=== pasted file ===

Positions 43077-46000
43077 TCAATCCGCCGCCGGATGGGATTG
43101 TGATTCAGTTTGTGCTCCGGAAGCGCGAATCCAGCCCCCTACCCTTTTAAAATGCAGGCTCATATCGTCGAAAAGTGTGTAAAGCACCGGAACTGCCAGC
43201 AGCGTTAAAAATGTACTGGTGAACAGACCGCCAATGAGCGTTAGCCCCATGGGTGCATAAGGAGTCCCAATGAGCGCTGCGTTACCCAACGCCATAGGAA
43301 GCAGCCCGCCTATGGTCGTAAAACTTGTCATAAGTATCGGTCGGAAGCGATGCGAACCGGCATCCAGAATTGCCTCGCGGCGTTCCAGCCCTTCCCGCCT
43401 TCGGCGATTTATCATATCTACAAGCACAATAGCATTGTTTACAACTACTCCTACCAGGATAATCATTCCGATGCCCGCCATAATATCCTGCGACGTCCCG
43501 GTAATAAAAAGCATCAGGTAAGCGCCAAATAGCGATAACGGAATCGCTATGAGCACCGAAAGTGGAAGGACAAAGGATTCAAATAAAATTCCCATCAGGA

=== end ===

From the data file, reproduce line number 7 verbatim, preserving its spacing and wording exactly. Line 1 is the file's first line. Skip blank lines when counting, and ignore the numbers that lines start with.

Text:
43501 GTAATAAAAAGCATCAGGTAAGCGCCAAATAGCGATAACGGAATCGCTATGAGCACCGAAAGTGGAAGGACAAAGGATTCAAATAAAATTCCCATCAGGA